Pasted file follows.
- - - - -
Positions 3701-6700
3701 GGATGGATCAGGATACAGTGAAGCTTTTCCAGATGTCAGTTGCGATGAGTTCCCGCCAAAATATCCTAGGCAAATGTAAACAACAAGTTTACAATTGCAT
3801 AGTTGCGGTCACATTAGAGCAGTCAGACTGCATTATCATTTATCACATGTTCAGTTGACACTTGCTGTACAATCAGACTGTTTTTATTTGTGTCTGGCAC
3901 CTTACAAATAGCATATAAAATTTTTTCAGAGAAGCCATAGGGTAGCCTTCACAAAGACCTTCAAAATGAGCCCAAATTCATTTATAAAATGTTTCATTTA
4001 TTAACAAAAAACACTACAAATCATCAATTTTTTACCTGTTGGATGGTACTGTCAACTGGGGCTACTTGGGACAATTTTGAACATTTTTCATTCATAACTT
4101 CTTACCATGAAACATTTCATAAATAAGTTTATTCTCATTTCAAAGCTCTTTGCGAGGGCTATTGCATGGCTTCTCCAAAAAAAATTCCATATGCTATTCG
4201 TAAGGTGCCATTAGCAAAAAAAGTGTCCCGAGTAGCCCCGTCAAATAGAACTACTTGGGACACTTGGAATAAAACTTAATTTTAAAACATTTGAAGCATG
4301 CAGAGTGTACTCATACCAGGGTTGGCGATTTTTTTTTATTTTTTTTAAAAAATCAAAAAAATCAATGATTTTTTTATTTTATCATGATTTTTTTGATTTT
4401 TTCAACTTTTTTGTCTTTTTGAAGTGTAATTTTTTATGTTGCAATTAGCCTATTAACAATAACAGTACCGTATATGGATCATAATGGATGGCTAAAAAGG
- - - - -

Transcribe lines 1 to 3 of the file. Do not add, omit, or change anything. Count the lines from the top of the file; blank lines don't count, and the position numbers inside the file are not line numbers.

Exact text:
Positions 3701-6700
3701 GGATGGATCAGGATACAGTGAAGCTTTTCCAGATGTCAGTTGCGATGAGTTCCCGCCAAAATATCCTAGGCAAATGTAAACAACAAGTTTACAATTGCAT
3801 AGTTGCGGTCACATTAGAGCAGTCAGACTGCATTATCATTTATCACATGTTCAGTTGACACTTGCTGTACAATCAGACTGTTTTTATTTGTGTCTGGCAC